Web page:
Dusty came into my life as a kitten when I was seven years old, and despite my occasional lapses of trying to saddle her with tack from my toy horse, Thunderhead, we were actually great pals. Especially since I would sit through thunderstorms when she hid behind the couch and try to calm to her. I’m afraid singing was involved, but unlike Rosalind, she didn’t think my singing suggested I was in pain.
Dusty gets credit for inspiring what may actually have been my first venture into literature: writing her biography, illustrated with pictures from a Purina Cat Chow book on cats. It was mercifully short. However, I did learn that Dusty was a silver or grey tabby from my research.
Inspiring the wise aleck attitude of her literary incarnation in Bait and Switch, the real Dusty was quite the character. Not only a top-flight mouser (which will come into greater play in the third Jessica Minton novel), Dusty also taught the neighbor’s dog an important lesson in inter-yard relations. As my mother related the story, Spot (there’s an original name) had a bad habit of chasing Dusty, until one day her nibs stopped short, turned around, and, as if to embody that she’d had it with being a victim, unleashed her very sharp claws right across her pursuer’s nose. He never bothered her again –– even though she would occasionally sit on her side of the fence between our yards and do the cat version of “Nyah-yah!”
She also was undeniably the boss of us. If my brother or I spent too much time late at night sitting, talking in a car with our friends outside the house, Dusty would circle the vehicle growling, until we got out. Then she would march us to the back door and into the house, before she galloped off to handle the rest of her catlly night duties. Humans are so hard to take care of!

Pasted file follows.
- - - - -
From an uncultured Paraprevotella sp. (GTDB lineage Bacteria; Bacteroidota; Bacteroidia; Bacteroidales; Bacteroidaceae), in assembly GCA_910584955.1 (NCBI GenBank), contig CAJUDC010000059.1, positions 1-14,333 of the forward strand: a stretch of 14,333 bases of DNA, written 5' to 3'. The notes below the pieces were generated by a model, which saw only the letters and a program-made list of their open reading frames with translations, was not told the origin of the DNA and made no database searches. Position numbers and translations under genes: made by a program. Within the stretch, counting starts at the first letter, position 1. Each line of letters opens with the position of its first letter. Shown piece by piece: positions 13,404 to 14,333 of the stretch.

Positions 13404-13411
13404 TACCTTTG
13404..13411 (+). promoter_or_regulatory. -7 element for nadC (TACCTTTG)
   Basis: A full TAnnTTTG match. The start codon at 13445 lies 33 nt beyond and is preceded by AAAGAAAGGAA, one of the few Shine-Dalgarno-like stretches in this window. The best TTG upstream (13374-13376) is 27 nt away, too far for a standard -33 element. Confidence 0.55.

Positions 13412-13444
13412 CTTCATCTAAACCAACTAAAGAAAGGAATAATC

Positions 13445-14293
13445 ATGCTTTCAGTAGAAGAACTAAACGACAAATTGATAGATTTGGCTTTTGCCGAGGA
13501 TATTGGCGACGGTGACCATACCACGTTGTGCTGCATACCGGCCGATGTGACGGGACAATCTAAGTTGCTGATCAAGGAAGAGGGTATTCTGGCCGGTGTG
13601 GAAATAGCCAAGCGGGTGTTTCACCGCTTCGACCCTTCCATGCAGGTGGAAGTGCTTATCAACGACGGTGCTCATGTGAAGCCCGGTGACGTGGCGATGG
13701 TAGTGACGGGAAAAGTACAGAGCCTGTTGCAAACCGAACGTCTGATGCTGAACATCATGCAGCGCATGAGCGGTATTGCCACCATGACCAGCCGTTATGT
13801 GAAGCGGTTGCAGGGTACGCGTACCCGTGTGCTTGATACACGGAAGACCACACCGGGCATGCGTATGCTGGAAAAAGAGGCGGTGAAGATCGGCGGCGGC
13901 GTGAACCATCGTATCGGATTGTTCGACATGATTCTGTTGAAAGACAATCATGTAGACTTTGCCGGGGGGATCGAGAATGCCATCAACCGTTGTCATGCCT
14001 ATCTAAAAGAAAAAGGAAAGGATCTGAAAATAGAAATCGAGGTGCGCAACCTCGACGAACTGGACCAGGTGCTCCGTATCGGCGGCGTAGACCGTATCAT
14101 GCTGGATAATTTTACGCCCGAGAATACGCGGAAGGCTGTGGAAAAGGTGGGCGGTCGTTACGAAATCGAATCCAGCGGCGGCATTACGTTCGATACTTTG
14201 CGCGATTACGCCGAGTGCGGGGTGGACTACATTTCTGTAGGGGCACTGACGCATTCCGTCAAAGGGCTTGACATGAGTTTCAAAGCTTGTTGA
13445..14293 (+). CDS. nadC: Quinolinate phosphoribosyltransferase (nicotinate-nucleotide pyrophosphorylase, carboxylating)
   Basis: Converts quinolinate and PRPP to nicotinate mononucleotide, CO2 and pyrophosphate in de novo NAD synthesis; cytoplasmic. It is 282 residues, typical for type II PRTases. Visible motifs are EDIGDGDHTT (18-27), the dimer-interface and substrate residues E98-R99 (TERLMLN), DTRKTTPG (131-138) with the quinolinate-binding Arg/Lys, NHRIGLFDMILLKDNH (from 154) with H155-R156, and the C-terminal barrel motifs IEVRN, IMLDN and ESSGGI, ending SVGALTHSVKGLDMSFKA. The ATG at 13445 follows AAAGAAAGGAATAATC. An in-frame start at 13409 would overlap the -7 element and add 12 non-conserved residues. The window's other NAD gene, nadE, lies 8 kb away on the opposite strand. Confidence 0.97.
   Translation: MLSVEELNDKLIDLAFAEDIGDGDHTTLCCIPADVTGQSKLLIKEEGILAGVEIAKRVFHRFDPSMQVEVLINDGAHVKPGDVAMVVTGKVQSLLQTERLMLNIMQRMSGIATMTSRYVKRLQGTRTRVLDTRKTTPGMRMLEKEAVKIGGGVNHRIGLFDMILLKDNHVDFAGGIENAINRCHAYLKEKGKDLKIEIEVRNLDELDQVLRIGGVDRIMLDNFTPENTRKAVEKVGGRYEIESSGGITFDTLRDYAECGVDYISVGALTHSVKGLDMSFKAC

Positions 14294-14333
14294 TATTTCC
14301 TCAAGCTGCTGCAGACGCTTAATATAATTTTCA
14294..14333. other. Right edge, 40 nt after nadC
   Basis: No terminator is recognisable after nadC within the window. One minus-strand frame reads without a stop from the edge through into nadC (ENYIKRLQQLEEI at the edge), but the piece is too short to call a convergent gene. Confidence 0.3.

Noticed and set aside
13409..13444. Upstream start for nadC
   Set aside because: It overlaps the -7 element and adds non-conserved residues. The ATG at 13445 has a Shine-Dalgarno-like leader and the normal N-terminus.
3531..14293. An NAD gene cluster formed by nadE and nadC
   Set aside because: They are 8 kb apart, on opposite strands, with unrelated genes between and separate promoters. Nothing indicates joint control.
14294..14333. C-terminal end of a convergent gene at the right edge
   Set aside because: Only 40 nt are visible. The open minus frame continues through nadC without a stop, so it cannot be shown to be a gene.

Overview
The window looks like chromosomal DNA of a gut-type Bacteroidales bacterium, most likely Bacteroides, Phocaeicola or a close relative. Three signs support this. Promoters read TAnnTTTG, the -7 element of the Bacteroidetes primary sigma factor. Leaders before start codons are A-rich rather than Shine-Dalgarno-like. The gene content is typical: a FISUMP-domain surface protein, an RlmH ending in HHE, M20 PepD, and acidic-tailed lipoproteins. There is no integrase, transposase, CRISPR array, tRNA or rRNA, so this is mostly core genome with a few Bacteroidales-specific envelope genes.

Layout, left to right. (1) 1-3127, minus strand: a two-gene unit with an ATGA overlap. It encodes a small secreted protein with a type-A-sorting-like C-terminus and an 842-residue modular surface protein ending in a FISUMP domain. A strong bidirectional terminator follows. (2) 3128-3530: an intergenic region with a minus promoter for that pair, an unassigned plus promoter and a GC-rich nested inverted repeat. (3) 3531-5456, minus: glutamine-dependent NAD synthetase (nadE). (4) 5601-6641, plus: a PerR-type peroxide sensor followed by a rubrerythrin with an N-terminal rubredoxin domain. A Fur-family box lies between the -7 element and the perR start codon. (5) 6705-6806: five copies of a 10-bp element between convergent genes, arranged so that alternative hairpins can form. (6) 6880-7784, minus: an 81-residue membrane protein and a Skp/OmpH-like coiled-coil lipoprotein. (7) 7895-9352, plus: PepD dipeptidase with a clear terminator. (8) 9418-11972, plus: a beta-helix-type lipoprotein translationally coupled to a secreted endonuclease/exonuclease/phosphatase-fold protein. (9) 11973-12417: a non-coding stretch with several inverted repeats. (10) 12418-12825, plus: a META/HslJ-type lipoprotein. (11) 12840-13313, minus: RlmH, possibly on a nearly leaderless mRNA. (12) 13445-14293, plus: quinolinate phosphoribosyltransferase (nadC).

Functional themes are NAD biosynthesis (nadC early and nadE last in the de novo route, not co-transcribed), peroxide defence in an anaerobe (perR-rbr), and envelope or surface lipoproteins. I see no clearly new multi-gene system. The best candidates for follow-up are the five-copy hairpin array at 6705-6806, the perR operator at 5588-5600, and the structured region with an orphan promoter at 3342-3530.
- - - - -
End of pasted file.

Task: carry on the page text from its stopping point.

Also like her name sake in Bait and Switch, Dusty was quite the gourmand. She also delighted in Polish ham, liverwurst, or fresh turkey and chicken. Dusty additionally had some more unusual tastes for a feline: peach ice cream; potato chips; and, as you see here, corn still on the cob. Note that her place setting has four bowls: water, milk, and two types of cat food!
And woe to you if you didn’t feed her fast enough. My sister-in-law Pam got a sound smack on the hand once for not moving that chicken with sufficient alacrity.
Dusty may have had a secret scandalous life. She did give birth to three kittens (Tiger Butterball, Jr; Mitzi Gaynor; and Midnight –– I didn’t name them!). We also suspected she might have had a drinking problem.
All in all, Dusty was a dear and sympathetic pal, going for walks with me in the yard, nuzzling me when I was down, playing with me when I needed some exercise. She lived all the way up to sixteen, one day waiting for my mother to come home before taking her leave and making a final journey to the great beyond. I have many more stories about her to tell, so mayhap we can have some more Dusty blogs. I would love it if anyone else who remembers Dusty would share. I just hope my novels are a fitting tribute to a truly cool cat!